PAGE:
The Secret Behind the Numbers: An Analysis of NGO Staff Recruitment

China Development Brief, No. 51 (Fall 2011)

中文 English

Introduction: The following article is a very interesting and valuable analysis of changes in NGO staff recruitment using data from CDB’s job posting service which is widely regarded as one of the most comprehensive, if not the most comprehensive, in the public interest sector. As the authors show, the numbers provide further confirmation of the growth, mainstreaming and professionalization of the NGO sector, particularly when compared with a similar statistical analysis that China Development Brief carried out in 2005.  

In recent years, the public interest sector has entered a rapid period of development. [Editor’s Note: As in all of our translations, the term “public interest” is used synonymously with “philanthropy”, “charity”, “non-profit” and NGO.]  An analysis of the human resource needs of NGOs can reveal useful findings. For this report, we compiled, summarized, and analyzed all NGO recruitment ads posted on the China Development Brief website (www.cdb.org.cn) over a one-year period (August 1st, 2010 to July 31st, 2011). The positions advertised come from domestic and international NGOs, foundations, the United Nations and multilateral aid groups, bilateral aid groups, in-house corporate social responsibility (CSR) positions in private enterprises, and CSR consulting agencies.

First, we would like to provide a note on our methods.  Because of recruitment challenges and/or high job-turnover rates, a few organizations posted advertisements for the same vacancy multiple times.  In our analysis, we exclude duplicate vacancy advertisements.  Also, job posts found on the CDB website and on similar public philanthropy platforms only represent a figurative “drop in the sea.”  Thus, this report only reflects a tiny facet of total demand for human resources in the public philanthropy sector.  In the future, we would like to carry out statistical analysis of web-based data at regular intervals, with the goal of providing a useful reflection of the public sector’s development.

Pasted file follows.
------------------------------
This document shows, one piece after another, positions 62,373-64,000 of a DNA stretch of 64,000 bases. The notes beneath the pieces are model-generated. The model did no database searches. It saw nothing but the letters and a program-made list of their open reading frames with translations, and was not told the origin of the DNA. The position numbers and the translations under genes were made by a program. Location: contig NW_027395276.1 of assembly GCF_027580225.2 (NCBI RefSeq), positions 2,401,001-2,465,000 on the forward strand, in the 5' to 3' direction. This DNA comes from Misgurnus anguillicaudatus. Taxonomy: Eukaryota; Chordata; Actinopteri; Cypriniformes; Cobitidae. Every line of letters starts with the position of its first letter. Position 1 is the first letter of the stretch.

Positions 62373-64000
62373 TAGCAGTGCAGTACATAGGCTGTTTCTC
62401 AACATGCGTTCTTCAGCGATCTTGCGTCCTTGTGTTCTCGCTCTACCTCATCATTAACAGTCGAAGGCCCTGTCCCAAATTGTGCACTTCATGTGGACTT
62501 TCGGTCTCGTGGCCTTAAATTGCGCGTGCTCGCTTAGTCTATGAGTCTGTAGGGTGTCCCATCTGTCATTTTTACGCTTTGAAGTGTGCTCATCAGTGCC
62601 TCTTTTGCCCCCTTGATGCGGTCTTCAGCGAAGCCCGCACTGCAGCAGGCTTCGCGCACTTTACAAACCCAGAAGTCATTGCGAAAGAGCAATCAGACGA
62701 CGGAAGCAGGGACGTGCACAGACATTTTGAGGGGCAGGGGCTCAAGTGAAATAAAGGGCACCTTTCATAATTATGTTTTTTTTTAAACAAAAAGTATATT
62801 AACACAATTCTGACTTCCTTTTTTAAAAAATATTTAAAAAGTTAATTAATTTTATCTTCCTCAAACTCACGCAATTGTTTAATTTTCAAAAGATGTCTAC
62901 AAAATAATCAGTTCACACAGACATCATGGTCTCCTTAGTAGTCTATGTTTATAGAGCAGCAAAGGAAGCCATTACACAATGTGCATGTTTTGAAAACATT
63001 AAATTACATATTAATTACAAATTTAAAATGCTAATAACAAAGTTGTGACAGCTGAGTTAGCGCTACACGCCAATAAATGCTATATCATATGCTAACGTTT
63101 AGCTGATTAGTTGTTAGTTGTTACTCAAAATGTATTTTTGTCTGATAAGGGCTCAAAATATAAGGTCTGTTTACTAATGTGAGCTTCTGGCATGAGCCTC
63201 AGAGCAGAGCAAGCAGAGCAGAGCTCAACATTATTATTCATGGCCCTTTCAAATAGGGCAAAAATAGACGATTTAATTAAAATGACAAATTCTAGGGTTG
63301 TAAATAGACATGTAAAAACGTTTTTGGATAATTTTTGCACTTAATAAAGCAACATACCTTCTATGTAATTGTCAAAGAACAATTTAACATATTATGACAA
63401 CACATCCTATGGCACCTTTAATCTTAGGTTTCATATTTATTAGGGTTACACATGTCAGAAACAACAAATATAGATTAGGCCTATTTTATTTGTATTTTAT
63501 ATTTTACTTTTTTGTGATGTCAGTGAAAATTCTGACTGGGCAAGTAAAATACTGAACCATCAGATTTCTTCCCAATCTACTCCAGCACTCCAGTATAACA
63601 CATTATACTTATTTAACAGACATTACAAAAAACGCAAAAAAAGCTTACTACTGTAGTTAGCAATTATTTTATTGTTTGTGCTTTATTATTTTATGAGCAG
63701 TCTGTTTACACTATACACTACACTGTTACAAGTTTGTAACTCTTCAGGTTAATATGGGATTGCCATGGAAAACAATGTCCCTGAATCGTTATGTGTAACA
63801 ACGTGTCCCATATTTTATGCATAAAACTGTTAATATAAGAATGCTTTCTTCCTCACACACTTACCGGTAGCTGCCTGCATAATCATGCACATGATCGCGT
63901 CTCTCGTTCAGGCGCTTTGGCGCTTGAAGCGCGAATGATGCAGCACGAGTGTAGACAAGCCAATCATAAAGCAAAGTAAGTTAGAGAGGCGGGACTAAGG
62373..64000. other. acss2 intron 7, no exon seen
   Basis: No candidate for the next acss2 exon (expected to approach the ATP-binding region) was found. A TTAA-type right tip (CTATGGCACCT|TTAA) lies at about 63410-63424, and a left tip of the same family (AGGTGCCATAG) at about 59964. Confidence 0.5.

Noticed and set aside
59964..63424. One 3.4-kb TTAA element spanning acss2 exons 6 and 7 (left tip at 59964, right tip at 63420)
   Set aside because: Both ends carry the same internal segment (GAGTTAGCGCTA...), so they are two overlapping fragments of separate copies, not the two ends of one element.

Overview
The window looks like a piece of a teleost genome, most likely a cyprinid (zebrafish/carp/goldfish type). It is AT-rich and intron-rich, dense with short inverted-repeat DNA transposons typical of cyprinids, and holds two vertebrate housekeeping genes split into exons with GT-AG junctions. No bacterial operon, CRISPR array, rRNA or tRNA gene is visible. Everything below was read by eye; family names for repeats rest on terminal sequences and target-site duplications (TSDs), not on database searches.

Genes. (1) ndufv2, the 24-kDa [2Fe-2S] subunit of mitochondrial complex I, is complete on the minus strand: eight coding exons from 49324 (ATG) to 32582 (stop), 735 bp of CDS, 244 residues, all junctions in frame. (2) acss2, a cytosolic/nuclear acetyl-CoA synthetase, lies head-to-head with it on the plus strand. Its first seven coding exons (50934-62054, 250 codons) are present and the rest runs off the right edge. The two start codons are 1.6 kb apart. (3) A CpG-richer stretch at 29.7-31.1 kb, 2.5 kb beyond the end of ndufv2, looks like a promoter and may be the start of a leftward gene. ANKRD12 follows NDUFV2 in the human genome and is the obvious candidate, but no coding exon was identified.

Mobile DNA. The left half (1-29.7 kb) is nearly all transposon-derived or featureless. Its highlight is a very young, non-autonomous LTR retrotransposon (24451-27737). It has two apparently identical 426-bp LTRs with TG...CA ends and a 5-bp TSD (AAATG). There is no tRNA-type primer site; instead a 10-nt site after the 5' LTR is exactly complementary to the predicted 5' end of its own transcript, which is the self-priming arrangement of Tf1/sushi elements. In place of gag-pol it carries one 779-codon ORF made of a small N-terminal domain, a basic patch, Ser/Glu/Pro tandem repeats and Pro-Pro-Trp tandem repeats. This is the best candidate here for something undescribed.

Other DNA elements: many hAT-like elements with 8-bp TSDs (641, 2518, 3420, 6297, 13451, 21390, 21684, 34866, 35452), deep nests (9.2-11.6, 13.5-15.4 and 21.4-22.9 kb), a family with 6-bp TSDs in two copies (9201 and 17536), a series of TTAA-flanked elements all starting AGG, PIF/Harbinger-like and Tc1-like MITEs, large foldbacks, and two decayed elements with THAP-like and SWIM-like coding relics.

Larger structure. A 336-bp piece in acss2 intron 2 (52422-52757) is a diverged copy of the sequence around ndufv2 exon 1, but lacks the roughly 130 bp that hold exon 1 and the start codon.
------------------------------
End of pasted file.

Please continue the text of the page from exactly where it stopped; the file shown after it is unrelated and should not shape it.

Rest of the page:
The “Rise” of Domestic Organizations

Of the 2,133 vacancies posted, domestic organizations accounted for more than two-thirds of the total, a somewhat unexpected finding. Back in 2005, when CDB conducted its first-ever analysis of job postings on its website over a three year period (2002-2005), international organizations dominated, with very few domestic groups posting vacancy ads.  (You can view a Chinese version of the article here).

Now, more and more domestic organizations are using an open recruitment process.  This not only reflects the growth in the number of domestic organizations, but also demonstrates a definitive change in their management of human resources.   Even a few government-backed foundations, which previously had very little engagement with CDB, have started to use CDB’s website to post job vacancies.  These organizations are now using more open recruitment channels, moving away from the old, closed-door process in which posts were filled by candidates recommended from within a small group.  Looking at the situation now, there are three times as many job-postings in 2010-2011 as there were in 2002-2005,  a clear sign of the nonprofit sector’s growth.